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Strive for 100 percent emotional attendance

At this time of the year, with schools closing for the summer, kids are honored for their achievements. One award stands out: perfect attendance. To have perfect emotional attendance, a person has to be aware of his or her absence.
Joseph Cramer, MD, Deseret News Modified: June 9, 2014 at 3:56 pm •  Published: June 10, 2014
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At this time of the year, with schools closing for the summer, kids are honored for their achievements. They may be the best musician or mathematician or the most likely to succeed. One award stands out: perfect attendance. Every class has one or two boys or girls who showed up every day for the whole school year. In high school, there could be one who was marked present on every roll since kindergarten. He or she was at a desk every single solitary day and deserves a prize.

A person may have perfect attendance at school, work, church or play. There are season ticket holders who have not missed a game in years. One relative skipped a birthday party for his brother-in-law in order to be at the kickoff of a college football game. It was the last birthday party the man ever had.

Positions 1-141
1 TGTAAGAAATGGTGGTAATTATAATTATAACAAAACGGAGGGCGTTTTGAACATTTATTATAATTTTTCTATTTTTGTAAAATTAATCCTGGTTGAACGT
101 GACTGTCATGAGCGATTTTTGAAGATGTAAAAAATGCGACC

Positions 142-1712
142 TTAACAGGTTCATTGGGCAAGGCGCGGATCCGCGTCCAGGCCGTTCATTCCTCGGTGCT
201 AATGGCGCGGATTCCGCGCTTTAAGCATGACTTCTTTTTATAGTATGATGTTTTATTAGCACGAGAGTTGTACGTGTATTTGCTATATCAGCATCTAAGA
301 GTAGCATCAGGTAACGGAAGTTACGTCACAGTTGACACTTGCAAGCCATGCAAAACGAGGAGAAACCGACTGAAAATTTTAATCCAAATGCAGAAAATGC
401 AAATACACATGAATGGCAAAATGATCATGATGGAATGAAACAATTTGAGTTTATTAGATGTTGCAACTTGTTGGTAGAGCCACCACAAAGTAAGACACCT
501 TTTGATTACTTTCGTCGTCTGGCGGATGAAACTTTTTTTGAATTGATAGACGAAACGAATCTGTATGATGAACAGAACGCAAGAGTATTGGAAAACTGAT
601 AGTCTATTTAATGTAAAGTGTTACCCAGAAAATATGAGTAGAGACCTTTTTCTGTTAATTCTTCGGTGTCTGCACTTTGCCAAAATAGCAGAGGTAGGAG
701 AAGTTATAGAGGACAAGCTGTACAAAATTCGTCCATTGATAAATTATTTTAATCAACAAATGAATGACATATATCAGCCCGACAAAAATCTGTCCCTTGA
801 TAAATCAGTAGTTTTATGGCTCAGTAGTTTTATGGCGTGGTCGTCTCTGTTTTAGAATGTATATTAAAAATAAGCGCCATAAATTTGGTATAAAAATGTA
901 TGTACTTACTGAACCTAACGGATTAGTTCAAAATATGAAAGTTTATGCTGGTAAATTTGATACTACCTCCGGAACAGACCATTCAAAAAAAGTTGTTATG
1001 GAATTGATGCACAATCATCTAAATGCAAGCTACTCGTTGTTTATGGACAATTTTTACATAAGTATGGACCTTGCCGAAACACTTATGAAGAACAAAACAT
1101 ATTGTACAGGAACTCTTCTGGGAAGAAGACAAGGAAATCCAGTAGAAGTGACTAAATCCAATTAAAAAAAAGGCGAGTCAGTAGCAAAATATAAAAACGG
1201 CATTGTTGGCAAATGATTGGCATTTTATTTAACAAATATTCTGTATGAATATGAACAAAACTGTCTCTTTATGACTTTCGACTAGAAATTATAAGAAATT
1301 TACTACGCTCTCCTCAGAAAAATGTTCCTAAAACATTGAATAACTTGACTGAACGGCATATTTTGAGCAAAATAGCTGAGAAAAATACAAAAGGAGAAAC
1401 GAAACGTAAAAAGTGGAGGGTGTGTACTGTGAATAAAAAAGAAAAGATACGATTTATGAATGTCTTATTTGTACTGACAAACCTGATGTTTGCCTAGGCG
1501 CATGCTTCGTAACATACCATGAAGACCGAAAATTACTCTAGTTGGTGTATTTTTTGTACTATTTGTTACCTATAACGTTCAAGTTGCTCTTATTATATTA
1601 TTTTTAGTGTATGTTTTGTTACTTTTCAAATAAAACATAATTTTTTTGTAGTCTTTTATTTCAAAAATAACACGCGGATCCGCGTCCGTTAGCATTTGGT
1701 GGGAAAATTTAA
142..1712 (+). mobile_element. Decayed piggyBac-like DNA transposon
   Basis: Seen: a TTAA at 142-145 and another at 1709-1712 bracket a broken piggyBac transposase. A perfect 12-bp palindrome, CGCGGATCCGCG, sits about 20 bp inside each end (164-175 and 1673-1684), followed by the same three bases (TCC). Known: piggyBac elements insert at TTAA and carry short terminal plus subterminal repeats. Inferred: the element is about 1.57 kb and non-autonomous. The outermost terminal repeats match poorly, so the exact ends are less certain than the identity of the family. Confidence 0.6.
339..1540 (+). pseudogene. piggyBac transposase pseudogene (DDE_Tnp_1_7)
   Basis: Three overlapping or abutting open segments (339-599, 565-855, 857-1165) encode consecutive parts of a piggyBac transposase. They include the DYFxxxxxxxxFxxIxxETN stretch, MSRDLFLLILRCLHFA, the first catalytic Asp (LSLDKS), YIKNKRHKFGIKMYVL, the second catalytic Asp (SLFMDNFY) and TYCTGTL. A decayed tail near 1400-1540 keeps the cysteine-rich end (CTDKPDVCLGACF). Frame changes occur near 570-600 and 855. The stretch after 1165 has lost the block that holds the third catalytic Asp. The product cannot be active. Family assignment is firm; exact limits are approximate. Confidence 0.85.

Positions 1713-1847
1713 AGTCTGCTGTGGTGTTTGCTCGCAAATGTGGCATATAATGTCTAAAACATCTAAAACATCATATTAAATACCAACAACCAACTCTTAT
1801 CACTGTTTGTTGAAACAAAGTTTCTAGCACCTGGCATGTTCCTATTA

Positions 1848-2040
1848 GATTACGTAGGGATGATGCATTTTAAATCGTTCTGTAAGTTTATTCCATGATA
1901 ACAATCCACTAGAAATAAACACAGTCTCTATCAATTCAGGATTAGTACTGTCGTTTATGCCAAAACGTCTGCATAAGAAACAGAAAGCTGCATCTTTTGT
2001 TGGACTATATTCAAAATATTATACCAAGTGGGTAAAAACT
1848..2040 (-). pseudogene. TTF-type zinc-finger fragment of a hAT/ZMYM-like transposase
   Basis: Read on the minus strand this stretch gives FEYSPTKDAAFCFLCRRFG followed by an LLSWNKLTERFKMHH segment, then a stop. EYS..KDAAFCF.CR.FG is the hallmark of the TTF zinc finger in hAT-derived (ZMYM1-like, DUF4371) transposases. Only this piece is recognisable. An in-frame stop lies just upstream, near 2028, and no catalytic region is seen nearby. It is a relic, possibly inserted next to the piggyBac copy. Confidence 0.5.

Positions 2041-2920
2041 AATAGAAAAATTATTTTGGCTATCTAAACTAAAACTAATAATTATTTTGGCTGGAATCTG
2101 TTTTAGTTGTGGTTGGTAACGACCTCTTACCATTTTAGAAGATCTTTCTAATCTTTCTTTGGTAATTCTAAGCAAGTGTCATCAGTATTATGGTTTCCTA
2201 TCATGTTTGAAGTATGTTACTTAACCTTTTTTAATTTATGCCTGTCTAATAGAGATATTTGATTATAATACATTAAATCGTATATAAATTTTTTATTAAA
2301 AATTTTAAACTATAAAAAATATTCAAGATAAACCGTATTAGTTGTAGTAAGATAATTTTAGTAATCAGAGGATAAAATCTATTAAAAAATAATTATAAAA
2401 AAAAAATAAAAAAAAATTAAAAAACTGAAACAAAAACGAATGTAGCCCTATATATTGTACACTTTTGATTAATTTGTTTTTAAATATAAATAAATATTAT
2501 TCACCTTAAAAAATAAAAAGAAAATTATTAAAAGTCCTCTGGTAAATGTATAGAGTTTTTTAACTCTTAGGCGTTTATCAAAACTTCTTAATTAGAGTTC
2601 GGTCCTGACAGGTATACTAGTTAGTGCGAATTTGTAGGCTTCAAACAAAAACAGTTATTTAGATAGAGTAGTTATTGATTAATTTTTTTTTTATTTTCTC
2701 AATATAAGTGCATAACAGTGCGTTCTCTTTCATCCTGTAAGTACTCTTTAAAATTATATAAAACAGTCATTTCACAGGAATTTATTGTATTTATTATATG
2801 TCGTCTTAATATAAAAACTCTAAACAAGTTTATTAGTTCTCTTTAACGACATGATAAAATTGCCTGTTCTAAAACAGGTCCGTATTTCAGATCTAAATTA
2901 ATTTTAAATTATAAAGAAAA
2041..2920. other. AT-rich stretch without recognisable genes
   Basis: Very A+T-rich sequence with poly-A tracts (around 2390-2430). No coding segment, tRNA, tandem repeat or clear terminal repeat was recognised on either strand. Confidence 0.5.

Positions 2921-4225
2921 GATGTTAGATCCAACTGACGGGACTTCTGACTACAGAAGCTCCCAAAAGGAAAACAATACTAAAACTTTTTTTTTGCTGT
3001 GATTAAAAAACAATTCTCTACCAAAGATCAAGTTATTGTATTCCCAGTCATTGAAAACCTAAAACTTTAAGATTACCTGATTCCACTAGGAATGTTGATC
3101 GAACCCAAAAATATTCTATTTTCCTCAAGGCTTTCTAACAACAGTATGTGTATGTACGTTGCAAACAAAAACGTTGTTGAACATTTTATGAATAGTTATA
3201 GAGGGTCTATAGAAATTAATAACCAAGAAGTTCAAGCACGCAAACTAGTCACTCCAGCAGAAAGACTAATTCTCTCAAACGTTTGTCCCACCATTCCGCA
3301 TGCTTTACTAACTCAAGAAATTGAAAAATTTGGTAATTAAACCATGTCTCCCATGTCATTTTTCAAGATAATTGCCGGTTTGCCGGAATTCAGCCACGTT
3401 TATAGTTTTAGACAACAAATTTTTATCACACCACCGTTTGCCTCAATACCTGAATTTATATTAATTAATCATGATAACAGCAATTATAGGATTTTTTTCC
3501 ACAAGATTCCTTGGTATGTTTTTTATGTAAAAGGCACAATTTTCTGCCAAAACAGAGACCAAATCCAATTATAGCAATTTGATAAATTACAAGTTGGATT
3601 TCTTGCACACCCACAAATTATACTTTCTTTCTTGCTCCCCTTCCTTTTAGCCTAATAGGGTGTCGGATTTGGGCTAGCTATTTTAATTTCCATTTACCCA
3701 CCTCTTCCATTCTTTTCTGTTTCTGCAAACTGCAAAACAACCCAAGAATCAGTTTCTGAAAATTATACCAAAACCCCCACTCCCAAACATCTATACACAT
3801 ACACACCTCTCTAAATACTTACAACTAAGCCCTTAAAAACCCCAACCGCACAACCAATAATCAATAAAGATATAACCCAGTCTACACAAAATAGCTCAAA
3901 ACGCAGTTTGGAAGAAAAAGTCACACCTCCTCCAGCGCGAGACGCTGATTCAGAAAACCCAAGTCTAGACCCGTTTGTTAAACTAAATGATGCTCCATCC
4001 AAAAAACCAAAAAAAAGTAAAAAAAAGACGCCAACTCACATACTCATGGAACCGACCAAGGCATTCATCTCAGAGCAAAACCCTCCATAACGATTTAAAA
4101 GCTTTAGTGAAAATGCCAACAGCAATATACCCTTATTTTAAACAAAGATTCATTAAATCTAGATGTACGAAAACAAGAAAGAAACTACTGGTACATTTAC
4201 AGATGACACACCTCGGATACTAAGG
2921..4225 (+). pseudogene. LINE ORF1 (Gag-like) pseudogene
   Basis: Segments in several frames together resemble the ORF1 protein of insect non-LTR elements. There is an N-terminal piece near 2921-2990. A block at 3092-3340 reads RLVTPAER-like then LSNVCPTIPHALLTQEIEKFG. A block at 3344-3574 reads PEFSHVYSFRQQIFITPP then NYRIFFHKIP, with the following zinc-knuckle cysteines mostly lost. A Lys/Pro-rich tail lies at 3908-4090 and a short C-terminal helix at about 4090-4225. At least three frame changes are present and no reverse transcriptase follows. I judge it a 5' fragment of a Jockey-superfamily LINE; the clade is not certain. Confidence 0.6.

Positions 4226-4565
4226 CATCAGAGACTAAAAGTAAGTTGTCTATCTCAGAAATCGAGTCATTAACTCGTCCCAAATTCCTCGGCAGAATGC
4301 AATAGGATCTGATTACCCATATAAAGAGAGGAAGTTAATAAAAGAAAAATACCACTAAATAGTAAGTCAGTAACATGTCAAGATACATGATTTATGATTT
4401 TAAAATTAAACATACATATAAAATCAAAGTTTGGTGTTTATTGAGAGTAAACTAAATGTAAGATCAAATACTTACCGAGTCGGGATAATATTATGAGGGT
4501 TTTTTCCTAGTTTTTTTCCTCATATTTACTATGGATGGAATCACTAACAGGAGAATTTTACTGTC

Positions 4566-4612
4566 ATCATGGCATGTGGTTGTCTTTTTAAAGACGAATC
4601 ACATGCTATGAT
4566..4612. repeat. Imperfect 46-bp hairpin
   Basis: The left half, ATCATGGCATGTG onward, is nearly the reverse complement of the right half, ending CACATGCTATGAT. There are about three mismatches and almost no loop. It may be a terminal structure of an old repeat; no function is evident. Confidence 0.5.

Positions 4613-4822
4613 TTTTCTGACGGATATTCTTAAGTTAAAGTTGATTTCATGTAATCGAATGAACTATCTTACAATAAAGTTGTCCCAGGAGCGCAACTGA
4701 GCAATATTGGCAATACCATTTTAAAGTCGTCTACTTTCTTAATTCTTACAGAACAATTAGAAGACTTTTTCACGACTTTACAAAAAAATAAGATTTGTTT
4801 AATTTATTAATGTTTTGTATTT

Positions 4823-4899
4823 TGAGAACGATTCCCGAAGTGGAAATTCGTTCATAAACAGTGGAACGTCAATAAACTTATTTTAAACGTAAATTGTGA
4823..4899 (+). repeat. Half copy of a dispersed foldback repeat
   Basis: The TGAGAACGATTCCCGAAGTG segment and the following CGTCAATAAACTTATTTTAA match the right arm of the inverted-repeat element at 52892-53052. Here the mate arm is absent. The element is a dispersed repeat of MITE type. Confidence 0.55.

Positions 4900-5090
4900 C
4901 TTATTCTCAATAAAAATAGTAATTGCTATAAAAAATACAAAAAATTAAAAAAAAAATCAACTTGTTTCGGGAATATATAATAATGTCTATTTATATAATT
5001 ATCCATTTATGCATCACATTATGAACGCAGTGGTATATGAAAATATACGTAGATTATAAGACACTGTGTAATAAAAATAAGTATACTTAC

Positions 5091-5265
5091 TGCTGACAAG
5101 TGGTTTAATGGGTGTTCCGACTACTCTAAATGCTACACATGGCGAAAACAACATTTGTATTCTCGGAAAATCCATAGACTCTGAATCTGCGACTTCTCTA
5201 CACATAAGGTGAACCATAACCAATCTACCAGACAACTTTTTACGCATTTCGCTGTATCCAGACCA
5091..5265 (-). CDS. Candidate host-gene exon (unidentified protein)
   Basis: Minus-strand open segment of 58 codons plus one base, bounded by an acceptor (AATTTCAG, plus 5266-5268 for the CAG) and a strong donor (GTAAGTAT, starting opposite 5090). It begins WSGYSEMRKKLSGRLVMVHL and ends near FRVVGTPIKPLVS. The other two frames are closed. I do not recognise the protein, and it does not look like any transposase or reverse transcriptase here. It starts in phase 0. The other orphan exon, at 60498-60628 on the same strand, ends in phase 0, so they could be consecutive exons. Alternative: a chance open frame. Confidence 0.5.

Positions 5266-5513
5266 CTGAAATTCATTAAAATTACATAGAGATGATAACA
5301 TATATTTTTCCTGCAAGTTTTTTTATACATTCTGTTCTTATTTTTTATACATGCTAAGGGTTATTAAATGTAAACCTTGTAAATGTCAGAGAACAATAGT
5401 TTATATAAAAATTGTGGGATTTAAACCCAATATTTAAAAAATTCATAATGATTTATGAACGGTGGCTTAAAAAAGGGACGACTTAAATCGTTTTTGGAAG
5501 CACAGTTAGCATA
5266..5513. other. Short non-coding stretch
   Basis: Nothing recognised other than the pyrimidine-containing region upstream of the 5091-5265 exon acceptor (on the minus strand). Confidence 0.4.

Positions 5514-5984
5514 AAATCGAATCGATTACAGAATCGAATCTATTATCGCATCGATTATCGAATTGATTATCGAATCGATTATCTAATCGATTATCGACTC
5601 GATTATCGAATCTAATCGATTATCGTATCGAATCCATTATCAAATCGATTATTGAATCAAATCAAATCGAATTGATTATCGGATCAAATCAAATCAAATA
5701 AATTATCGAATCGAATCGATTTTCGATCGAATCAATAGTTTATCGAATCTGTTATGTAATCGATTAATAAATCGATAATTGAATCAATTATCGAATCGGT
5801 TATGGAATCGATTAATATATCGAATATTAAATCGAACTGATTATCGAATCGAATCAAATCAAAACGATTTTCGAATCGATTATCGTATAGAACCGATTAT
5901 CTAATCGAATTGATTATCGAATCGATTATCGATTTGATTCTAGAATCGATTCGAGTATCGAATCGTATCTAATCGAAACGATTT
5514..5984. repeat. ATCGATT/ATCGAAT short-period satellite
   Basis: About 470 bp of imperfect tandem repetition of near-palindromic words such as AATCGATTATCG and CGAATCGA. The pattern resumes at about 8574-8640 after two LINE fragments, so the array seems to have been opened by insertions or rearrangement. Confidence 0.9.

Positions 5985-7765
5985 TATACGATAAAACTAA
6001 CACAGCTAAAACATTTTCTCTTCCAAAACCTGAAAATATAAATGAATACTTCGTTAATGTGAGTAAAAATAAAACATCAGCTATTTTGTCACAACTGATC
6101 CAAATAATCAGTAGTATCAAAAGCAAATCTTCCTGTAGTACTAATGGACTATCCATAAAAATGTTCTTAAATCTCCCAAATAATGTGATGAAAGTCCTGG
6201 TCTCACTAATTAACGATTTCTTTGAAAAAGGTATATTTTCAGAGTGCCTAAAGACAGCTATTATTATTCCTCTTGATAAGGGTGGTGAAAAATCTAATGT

There should be awards for attendance at home and family events. What parent would be the winner? What is the parental record for attending kids’ activities? Do Mom and Dad have their names down for every parent-teacher conference?

Then there is the problem of attending without being there. Teachers could spend hours talking about that. Pupils come to class like learning zombies. The lights are on, but no one is home. The students don’t participate. They sit. They occupy a seat. Their bodies are in the room, but their brains never came through the door.

Learning is the victim of this simultaneous presence and absence. The other casualty of present-but-absent is emotional growth. Zeynep Biringen, a professor of human development and family studies at Colorado State, teaches the importance of “emotional availability.” It is not only being in the room with your body and brain; a parent must answer “here” on the roll call of feelings.

Child developmentalists like the term “serve and return.” This means that when a child serves or transmits an emotional or other signal of engagement, the parent or caregiver recognizes the communication and then “returns” the gaze, sound or gesture but also adds his or her own spin. The child then hits back the parents’ reaction with one of his or her own. But you cannot play if you are not in the game.

If there is not emotional attendance, the result is neglect as damaging as an absence of food.

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